This article is an excerpt from the Shortform book guide to "Development as Freedom" by Amartya Sen. Shortform has the world's best summaries and analyses of books you should be reading.
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What are the challenges of democracy? Why does democracy make it harder to exercise a freedom-based approach to economic development?
According to Amartya Sen in Development as Freedom, one of the ways to approach poverty as a social problem is to implement democracy and capitalism. However, he does understand that the few challenges of democracy can get in the way of that.
Read more to understand the challenges of democracy and why Sen is still hopeful we can overcome them to create stable economies.
Challenges of Democracy
Sen views income-centered development as inadequate because it overlooks aspects of welfare that people value. Instead, free markets and democracy are integral to Sen’s theory of development because they afford basic freedoms and spur economic growth. Yet, Sen does acknowledge that his freedom-centered approach presents several problems due to the nature of democracy and capitalism. What are the challenges of democracy that people will face?
- The difficulty of consensus: Because of the varied preferences and priorities of factions in a democracy, it’s hard to reach agreements on public policy.
- Unintended consequences: Governments often adopt well-intentioned policies that result in more harm than good.
- Issues of self-Interest: The profit motive can encourage behavior at odds with the public interest.
We’ll discuss each criticism in detail.
1. Difficulty of Consensus
Sen advocates a coherent, strategic approach to social policy. However, a primary challenge is that, in a democracy, one approach isn’t feasible because people have so many different values and preferences.
Because of this variety, they contend that devising a single socially just framework will necessarily violate some people’s versions of justice.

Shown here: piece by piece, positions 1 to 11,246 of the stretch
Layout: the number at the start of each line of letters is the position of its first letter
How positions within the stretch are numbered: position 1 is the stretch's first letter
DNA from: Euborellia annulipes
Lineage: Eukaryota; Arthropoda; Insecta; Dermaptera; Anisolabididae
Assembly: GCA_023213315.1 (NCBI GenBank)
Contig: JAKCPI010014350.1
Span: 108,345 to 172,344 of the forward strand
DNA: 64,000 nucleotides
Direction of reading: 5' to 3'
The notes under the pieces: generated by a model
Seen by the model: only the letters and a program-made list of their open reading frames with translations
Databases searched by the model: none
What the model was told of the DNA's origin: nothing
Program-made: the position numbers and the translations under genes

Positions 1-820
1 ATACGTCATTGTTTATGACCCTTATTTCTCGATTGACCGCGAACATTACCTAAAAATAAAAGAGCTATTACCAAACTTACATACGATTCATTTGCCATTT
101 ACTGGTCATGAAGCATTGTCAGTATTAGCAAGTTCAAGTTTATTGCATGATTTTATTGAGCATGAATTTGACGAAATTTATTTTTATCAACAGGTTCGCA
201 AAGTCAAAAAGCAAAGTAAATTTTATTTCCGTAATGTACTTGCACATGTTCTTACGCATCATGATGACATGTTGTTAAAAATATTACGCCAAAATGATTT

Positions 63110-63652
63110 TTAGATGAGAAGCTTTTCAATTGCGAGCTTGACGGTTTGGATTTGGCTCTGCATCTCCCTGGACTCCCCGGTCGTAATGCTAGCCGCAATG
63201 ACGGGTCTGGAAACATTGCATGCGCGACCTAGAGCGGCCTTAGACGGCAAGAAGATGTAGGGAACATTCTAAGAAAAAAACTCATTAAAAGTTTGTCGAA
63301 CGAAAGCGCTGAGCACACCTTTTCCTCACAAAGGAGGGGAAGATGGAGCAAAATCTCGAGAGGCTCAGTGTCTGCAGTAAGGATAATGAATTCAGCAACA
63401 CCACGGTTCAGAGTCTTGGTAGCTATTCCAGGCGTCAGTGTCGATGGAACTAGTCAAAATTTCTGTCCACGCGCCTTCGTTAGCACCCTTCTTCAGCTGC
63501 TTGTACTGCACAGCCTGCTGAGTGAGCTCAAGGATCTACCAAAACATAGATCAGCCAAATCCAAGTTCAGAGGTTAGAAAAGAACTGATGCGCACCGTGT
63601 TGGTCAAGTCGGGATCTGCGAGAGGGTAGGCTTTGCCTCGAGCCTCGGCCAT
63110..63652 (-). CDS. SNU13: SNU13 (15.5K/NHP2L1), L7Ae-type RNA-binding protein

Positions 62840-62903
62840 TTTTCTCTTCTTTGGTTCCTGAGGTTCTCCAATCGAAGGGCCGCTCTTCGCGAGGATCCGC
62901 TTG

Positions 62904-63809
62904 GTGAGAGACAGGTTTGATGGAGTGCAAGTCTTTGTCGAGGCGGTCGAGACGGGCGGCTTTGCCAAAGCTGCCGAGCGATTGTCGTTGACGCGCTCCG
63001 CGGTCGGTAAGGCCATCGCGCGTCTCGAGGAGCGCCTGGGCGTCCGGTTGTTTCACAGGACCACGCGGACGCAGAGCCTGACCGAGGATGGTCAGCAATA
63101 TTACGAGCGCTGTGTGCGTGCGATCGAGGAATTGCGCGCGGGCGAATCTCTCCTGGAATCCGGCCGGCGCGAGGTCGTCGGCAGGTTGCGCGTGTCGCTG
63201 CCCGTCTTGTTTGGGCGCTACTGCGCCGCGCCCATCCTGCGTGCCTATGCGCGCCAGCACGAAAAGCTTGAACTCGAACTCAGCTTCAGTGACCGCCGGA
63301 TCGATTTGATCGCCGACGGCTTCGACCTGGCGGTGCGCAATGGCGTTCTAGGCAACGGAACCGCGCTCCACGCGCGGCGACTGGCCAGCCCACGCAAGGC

Sen makes two counterarguments:
- Democracy requires some compromise. Sen says that partial agreements achieved through the democratic process are still valuable and can greatly advance progress.
More social interaction leads to better results. Empowering more people to engage in public discussion fosters new values and preferences, which can improve all of society.
2. Unintended Consequences of Public Policy
Some critics also oppose Sen’s advocacy of a government role in crafting social policy because a difficult challenge to overcome in a democracy is governments’ attempts are often counter-productive.
Many policies that tried to help people directly have backfired. As noted earlier, China’s “one-child policy” was supposed to address the problem of overpopulation by reducing fertility rates. In practice, however, it led to increased mortality rates for women and girls, sex-selective abortion, and an imbalance in the ratio of males to females. Despite these criticisms, Sen believes policymakers can craft policies that work as intended. Sen cites a national focus on literacy and health care systems that have worked in many East Asian countries, as well as programs to eradicate infectious diseases.
Sen makes a distinction between unintended consequences and predictable consequences. While many policies may have unintended results, if these results are predictable, they can guide policymakers in the right direction. For example, while governments can’t determine the exact benefits of investing in health care, they can determine more generally that the benefits are usually worth the investment.
3. Self-Interest and Capitalist Values
The third challenge to Sen’s approach is balancing self-interest with collective interests in a democracy. Sen explains how the pursuit of individual interests can promote economic development.
The Benefits of Self-Interest
In market economies, Sen says most people, whether producers or consumers, seek to satisfy their desires. However, this pursuit of personal gain often leads to unintended positive results for the economy, because the interests of producers and consumers are often complementary.
The Butcher, the Brewer, and the Baker
Sen invokes Adam Smith’s famous “butcher, brewer, and baker” example. All three provide their services to customers out of their personal desire to make a profit, not as an act of charity. Yet, when a customer decides to buy a product, the customer becomes better off, as do the producers. It’s this process of mutual benefit that drives economic progress in the capitalist system.
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Here's what you'll find in our full Development as Freedom summary :
- The five types of freedom that are integral to economic development
- How democracy can prevent famine
- How empowering women helps communities